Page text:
Even after three years of studying philosophy, I often find it hard to explain what it is exactly that I do. When asked, I answer simply that I study philosophy in Groningen, but I often find myself embarrassingly unprepared for the salvo of questions that is bound to follow. For to be told that one studies philosophy is a rather nugatory and dissatisfying answer to many. And truthfully, I cannot blame them. After all, what does it mean for someone to study philosophy?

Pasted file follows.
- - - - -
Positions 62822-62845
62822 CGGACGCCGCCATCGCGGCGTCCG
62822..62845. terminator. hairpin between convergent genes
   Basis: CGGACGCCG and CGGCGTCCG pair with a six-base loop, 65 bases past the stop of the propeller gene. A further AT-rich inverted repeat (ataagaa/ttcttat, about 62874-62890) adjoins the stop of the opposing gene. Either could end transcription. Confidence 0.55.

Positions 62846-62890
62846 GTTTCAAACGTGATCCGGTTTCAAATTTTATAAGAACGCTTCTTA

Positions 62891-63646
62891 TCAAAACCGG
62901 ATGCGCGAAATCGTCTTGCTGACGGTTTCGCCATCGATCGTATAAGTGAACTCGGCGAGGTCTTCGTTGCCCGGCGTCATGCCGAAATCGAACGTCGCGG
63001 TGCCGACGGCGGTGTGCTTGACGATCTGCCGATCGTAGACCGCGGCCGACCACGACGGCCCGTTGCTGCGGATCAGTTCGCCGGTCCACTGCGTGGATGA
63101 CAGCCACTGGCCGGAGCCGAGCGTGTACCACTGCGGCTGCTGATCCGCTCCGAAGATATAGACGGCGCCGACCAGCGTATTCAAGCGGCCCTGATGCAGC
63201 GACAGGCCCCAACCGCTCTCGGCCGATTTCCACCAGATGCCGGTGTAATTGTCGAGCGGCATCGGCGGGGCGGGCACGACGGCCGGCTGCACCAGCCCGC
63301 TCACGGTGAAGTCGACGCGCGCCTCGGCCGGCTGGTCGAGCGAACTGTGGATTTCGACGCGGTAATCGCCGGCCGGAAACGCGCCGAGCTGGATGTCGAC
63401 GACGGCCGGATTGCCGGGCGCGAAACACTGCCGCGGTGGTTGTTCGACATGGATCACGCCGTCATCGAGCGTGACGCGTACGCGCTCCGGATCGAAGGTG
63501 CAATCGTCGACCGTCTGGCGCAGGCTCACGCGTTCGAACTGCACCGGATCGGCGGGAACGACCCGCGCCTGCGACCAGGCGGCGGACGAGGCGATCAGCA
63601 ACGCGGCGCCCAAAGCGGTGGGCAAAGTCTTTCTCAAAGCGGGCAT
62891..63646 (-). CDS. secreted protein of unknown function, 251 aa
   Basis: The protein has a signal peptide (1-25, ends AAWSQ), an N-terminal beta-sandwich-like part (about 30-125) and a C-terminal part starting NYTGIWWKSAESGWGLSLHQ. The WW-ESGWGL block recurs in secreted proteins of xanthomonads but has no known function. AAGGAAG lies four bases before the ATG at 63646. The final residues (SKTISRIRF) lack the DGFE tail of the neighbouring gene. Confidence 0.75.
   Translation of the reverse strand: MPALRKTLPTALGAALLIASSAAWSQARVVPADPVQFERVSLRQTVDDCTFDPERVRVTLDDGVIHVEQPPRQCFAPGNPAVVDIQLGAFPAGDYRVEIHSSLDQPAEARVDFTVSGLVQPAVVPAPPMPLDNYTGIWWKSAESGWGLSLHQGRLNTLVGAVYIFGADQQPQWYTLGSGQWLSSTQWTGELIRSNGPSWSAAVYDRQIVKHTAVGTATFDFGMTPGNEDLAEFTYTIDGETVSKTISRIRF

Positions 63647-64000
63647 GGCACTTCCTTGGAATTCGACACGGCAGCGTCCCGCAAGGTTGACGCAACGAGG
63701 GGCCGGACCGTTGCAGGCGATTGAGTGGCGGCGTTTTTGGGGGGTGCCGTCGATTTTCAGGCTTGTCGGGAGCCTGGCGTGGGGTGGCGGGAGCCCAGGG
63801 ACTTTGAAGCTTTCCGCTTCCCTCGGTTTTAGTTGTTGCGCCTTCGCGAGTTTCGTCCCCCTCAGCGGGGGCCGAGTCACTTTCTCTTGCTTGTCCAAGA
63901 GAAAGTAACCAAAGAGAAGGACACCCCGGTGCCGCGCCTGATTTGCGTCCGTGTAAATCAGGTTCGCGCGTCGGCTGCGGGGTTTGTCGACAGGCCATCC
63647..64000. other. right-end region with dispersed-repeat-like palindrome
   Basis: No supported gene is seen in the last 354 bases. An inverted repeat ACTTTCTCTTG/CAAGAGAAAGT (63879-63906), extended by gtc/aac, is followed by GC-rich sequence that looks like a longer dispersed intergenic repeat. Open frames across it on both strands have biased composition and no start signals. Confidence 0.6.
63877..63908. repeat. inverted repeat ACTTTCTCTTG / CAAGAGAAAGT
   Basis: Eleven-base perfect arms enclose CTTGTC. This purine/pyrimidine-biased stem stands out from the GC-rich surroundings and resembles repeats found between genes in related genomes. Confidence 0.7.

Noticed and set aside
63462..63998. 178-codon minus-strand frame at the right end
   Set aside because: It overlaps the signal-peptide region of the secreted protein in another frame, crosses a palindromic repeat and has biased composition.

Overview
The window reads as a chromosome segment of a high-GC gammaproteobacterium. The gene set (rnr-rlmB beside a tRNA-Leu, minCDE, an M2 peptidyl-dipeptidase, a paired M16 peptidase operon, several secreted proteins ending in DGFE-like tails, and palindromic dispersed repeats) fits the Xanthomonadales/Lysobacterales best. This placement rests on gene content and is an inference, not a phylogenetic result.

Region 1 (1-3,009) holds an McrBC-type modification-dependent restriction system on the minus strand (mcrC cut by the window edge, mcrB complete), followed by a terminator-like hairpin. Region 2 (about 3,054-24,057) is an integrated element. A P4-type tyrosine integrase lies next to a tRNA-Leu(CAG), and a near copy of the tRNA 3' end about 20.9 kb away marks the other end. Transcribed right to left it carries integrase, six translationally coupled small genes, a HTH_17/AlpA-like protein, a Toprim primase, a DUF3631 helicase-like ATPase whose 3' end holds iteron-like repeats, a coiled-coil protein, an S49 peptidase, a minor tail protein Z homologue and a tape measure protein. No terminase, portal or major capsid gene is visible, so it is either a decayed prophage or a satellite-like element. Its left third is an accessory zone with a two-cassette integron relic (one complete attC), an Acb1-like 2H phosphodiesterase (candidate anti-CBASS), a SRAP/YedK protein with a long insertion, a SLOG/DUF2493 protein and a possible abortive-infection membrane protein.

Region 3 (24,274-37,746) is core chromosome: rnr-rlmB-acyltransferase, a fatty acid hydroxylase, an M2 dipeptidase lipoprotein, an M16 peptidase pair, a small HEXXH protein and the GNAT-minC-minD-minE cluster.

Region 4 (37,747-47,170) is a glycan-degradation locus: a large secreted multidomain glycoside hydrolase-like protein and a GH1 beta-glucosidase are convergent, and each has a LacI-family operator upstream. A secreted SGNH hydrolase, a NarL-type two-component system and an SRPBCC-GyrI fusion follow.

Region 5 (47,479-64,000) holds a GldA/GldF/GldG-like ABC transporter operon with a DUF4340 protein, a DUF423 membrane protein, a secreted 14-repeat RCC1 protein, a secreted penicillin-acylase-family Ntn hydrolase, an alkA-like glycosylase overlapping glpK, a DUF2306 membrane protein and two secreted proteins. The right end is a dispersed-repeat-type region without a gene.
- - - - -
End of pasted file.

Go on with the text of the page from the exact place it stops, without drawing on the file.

I recall a conversation I had with a bus driver some time ago. How exactly we got to this point within the conversation currently escapes me, but after it had come to his attention that I was studying philosophy he seemed visibly confused and proceeded to express his uncertainty as to what exactly that would entail. “So… what is it that you do? Do you just read about what other people think?”, I seem to recall him asking. I told him that this was indeed a substantial part of what it meant to study philosophy; it does indeed involve a lot of reading. Encouraged by the fact that he was on the right path, he proceeded. “But how do you decide who to read?”, he asked me. A little confused, I remember asking him what he meant by this. “Well…”, he said, struggling to find the right words, “I mean, a lot of people got one… don’t they?” Again, I asked him what he meant. “You know, in the end, there are so many people who have got a philosophy of their own.”, he replied. “That’s true,” I told him, “but we primarily focus on the more influential figures.” Initially, I thought I had settled the matter. It wasn’t until later, however, that I realized that this was probably not what the bus driver had meant. It seems idiotic in retrospect, but mine being the self-obsessed mind of a student, believed that the bus driver had asked about the composition of my curriculum. As one does… Instead, as I realized only later, he seemed to have conflated ‘philosophy’ with ‘having a particular view on something’. As almost everyone seems to have one of the latter, choosing to read one instead of another turns the former into a rather arbitrary and trivial endeavor.